How to make StarCraft II Assets
This tutorial doesn't show detailed artistic processes for whichever art programs you use. You can find out how to make 3D and 2D artwork through experimentation and other tutorials online, but that is beyond the scope of this article. It does, however, show in detail how to get your model into StarCraft II's model format, and have it textured and complete. It doesn't show sound creation, as that will be covered in How to make StarCraft II Sounds.
What You Need
Currently, you need to have 3D Studio Max, and NiNtoxicated's .m3 import/export plugin. You also need a 2D image editing program, such as GIMP or PhotoShop, and its corresponding .DDS plugin. And, of course, you'll need StarCraft II, and you'll need to know how to use the basics of GalaxyEdit.
You can get a full student edition of 3D Studio Max if you don't use it for commercial purposes and are currently studying. You do not need an .edu email address for it. It will last for 3 years before expiring, by which time there will probably be several new versions to get student editions of; this is the only limitation, although I doubt you get customer support either.
What You Could Have
Alternative 3D modeling programs which you may find easier to use, but which can't currently export to .m3, exist.
- Blender 3D (Free) - Blender is the most powerful free 3D modeling program available. It can also import .m3 models, although it can't export them.
- Maya - Maya is an industry standard, often used in the movies and games industries. It's also very expensive, but you can get a student edition for free, same as 3D Studio Max.
- LightWave - LightWave has a thirty-day trial, and is relatively cheap at $895 USD.
And there are many others, which you can find out more about yourself.
You could also do with a normal mapping program. GIMP and PhotoShop both have normal map plugins, and there are also two other normal map programs commonly used:
- XNormal - XNormal is a free normal mapping program with 3D Studio Max and Maya support.
- CrazyBump - CrazyBump is not free, but it's quite well featured and you can get a trial version for free.
And for high polygon sculpting, you can use Blender's sculpt, or one of these programs:
- Sculptris - Sculptris is a free sculpting program
- Mudbox - Mudbox is a professional tool which has a trial version.
- ZBrush - Zbrush is made by the same makes of sculptrist, and is their professional scultping program. It's the industry standard at the moment.
As previously said, we won't cover the artistic process in detail as the process varies from tool to tool and books can and have been written on the subject. However, there are a few things to keep in mind when you do create your models.
- Don't go overboard with polygon amount. StarCraft II models are generally less than 10000 polygons. You can go higher for models which are rarely on screen, and in small numbers, but keep in mind that people may not have as nice a computer as you. For doodads and units, try keep it under 3000 or so.
- If you're making models for RTS maps, don't bother with much detail on the underside of the model. And keep in mind that if it's RTS, the players probably won't get close in much, so texturing individual pores on that orc is totally unnecessary.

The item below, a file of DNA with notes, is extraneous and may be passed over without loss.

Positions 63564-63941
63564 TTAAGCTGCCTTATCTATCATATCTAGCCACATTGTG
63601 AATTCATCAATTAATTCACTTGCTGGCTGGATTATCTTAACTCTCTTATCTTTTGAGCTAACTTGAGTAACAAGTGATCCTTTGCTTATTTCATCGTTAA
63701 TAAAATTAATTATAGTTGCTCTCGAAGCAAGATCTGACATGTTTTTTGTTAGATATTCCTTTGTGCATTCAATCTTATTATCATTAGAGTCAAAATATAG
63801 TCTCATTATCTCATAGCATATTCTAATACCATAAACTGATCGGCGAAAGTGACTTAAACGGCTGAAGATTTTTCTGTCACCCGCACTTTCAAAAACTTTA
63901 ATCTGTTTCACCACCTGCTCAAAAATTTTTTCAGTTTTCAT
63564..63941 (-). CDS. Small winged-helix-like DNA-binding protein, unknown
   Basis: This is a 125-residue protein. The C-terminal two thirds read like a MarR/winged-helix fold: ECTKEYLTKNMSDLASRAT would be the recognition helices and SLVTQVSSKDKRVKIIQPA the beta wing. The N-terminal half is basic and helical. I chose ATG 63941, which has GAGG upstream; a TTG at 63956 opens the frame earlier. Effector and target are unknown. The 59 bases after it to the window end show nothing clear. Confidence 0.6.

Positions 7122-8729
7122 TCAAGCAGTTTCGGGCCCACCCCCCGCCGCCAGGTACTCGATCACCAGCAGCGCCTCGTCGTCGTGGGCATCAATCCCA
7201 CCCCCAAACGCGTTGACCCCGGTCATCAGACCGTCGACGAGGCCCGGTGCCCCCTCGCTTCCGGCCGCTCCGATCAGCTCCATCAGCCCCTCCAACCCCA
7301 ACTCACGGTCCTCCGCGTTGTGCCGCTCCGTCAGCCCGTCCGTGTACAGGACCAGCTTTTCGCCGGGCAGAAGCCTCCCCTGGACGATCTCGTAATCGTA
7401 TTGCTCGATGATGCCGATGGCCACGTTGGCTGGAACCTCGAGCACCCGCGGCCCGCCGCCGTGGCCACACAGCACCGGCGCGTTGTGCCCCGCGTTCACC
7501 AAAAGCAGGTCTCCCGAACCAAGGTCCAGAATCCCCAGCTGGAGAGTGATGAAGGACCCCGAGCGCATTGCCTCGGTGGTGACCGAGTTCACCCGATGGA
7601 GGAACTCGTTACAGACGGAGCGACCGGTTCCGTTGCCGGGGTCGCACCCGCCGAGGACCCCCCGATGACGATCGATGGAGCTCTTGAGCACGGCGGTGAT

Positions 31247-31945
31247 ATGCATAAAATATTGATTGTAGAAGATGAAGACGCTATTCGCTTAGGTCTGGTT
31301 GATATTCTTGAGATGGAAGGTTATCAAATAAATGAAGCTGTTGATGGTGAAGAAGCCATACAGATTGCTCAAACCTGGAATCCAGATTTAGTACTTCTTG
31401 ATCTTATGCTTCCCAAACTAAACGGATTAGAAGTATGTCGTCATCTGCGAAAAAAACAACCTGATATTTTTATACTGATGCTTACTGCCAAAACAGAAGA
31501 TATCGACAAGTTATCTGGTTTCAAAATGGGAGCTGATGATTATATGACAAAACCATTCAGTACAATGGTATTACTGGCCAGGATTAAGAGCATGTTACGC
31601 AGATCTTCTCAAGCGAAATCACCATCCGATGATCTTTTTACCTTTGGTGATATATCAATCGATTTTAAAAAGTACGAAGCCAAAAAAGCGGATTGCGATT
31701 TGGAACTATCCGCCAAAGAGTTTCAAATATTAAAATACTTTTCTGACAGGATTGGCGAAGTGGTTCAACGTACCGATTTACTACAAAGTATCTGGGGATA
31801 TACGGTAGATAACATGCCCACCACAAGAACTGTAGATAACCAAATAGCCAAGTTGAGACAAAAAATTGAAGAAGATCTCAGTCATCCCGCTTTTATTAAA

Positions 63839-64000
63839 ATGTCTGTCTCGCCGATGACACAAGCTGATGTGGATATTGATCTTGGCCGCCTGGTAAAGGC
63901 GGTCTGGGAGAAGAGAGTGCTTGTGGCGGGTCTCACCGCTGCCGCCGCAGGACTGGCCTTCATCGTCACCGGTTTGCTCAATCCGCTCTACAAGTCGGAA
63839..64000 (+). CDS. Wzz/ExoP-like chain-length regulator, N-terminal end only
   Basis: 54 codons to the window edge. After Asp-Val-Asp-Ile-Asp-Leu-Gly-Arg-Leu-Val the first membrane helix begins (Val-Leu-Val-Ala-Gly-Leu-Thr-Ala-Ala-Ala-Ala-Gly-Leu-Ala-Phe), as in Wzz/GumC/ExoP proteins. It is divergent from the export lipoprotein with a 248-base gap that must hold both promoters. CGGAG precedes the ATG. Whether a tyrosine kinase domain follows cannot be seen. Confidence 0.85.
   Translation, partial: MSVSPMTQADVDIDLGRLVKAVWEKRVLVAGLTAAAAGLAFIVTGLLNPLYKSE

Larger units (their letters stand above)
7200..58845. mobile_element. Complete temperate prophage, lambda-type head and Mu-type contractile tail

- StarCraft II only supports triangle and quad polygons. Try to model using only one or the other. I find triangles are great for organic surfaces, and quads are best for inorganic shapes.
Getting your model into 3D Studio Max
Currently the only working method to get custom models into StarCraft II is to convert them using 3D Studio Max's .m3 plugin. This step assumes you have access to 3D Studio Max. If you created your model in 3D Studio Max, you don't need to follow this step.
- Step 1: Convert your model to a format 3D Studio Max supports. These include .3DS, .FBX, .DAE, .LS, .OBJ, and .WRL, among others. If your chosen modeling program doesn't support exporting to any of these formats, you can use programs such as Blender to convert your model. I recommend COLLADA (.DAE), as it's fairly universally supported.
- Step 2: Import your model into 3D Studio Max.
Prepare for Export
This is where the fun stuff starts. We need to make sure your materials are applied to the model correctly. For the most part, this is the main preparation you need to do.
Open the Slate Material Editor. It's found at Rendering->Material Editor->Slate Material Editor. Now, the Slate Material Editor is fairly similar to Blender's node editor, although more limited. The basic system is that you have a final material which is composed of numerous maps. You link the maps together and finally into the material, using the little circles on the sides of the maps. The system is fairly easy to get used to and quite powerful. If you need more explanation you can check out this video: <youtube>xnjozpKK7Fg</youtube>
Using the Slate Material Editor, we'll make our StarCraft II Bitmap, composed of our previously created textures. First, double click the StarCraft II material on the left.
As you can see, a new material has been added, called Material #74 (StarCraft II). To the left of it, there's a linked map called a Composite Texture Map. This takes two inputs and outputs one image, which then continues into the StarCraft II material in the CompMap slot.